- Ethics (that's the "half factor")
I hate to say it, but while Walker offers a couple of helpful insights, this last section more or less just rolls over and dies. There's probably no such thing as "sustainable consumption," certainly not in a modern city the size of New York City, especially when there are other forces that are more immediate and more tangible and moving in the other direction: struggles against hunger and poverty, the survival of the middle class, immigration, aging of the American workforce, etc. All these things require the expansion of the current economy, and the sustainability narrative isn't a positive, maximizing narrative: it's a negative, minimizing narrative.
Walker edges up to these problems when he notes that, for example, people give themselves a kind of moral or ethical license for wanting to buy greener products, especially if they follow through and spend a little more for a more ethical or cleaner or whatever product: like dieters they tend to allow themselves a counterproductive reward for being good without considering the proportion of the virtue and the reward. So long as this continues to be true, so long as the effects of buying less wasteful or more ethical or whatever products isn't tangible, this will continue to be the case. We're back where we were a couple of books ago with Colin Beavan: Beavan has to believe that giving up real toilet paper helps save imaginary polar bears, so in reality he's left with a spiritual discipline, not an economic or ecological policy. Unfortunately when I hear something like moral panic take hold in someone like Beavan and maybe Walker who think it is really possible to save the world by buying a different brand of t-shirt, or who can't see that Faith Popcorn and Naomi Klein are selling essentially the same product, just with different pitches, I begin to wonder if I'm hearing a story written by Elisabeth Kübler-Ross (stages of grief) or Friedrich von Hayek (the Road to Serfdom).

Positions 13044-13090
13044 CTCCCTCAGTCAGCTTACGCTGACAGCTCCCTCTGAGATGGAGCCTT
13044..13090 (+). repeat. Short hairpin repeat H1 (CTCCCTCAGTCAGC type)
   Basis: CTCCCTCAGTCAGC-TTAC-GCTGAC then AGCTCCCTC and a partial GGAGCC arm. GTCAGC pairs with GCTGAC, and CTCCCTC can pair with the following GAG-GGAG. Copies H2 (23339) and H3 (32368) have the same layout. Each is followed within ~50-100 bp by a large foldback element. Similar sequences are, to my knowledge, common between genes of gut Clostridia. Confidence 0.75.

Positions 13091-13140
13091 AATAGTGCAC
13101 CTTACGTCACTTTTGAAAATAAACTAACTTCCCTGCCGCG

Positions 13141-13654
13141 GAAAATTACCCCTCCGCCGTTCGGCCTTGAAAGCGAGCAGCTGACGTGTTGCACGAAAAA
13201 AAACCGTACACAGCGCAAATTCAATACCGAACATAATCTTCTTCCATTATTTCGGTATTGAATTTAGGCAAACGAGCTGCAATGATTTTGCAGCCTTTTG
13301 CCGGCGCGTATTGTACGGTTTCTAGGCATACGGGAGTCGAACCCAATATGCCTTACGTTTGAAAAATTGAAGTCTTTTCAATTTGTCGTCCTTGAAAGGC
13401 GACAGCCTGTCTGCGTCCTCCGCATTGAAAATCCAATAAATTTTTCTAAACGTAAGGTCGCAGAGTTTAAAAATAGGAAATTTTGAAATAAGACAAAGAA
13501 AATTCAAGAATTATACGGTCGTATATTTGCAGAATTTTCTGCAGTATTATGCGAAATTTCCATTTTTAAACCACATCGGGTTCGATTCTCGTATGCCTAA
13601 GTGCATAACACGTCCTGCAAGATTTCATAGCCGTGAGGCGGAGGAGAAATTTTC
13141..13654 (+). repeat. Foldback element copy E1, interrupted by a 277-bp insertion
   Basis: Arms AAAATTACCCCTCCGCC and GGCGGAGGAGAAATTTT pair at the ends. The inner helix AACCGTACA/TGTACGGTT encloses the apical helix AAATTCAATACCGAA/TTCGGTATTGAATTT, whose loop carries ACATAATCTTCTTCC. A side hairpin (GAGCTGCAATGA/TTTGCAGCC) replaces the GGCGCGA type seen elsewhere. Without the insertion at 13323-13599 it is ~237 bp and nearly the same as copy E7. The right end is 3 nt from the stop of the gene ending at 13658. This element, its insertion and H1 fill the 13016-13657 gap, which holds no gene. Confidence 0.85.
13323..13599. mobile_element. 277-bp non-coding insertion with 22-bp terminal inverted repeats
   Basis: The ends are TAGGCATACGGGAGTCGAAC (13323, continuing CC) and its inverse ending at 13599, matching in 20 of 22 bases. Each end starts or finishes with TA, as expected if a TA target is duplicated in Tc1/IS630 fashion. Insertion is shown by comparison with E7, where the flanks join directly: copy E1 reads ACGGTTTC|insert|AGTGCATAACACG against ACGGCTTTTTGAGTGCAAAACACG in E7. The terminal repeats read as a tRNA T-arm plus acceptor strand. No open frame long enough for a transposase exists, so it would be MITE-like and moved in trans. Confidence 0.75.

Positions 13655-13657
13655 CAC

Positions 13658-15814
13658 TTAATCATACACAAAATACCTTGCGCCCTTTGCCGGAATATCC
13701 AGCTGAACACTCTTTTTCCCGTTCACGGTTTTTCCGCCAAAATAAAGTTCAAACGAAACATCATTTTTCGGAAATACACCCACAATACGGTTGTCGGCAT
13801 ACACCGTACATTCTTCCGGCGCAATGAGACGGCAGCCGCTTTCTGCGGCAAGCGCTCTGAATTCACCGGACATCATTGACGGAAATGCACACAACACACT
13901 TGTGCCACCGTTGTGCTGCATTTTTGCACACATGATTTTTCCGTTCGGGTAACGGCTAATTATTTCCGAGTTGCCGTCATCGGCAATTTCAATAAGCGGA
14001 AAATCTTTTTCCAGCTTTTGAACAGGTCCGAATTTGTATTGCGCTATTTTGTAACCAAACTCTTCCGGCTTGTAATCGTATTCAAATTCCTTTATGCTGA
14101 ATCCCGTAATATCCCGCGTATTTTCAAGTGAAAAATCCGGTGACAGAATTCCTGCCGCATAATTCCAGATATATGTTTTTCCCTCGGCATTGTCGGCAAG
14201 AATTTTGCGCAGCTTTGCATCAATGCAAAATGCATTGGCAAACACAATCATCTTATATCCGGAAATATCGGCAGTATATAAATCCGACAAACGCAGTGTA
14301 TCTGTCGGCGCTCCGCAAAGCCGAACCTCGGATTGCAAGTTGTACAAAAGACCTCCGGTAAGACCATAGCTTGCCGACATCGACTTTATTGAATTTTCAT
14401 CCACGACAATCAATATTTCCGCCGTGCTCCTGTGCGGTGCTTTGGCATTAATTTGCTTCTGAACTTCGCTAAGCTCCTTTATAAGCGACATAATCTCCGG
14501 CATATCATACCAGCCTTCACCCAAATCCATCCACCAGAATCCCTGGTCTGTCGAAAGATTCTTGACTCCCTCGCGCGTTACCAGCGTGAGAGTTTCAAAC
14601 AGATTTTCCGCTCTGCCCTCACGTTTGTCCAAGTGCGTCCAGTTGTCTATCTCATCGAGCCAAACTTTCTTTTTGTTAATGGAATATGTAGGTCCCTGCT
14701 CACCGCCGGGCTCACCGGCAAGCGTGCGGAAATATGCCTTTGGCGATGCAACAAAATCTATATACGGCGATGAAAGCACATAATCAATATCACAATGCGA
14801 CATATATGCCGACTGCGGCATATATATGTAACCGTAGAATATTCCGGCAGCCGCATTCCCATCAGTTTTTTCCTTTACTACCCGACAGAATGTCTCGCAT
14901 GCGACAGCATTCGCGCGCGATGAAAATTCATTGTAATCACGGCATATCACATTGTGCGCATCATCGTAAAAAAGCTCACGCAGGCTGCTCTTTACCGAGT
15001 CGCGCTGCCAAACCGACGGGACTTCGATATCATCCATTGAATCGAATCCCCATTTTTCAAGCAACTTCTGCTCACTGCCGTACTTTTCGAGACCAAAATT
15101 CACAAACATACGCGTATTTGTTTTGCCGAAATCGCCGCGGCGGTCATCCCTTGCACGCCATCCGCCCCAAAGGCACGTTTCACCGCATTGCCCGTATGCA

In the end Walker achieves a minor victory by mostly debunking the occasionally popular notion that the "consumer is in control" of the marketplace; if he'd stuck to that basic idea in the book and organized its various narrative strands around it this would have been a better book: fundamentally the advertisers are professionals and the consumers are amateurs, and everything else in the story is narrative noise.
I know I run the risk of sounding like I hated this book. I didn't; this is just another step in a complicated process of the mass market understanding itself, for lack of a better term. We tend to see ourselves as free agents and the market as a handful of concrete objects plus a bunch of numbers, and we haven't yet answered the question of whether there is a coherent picture that includes all three.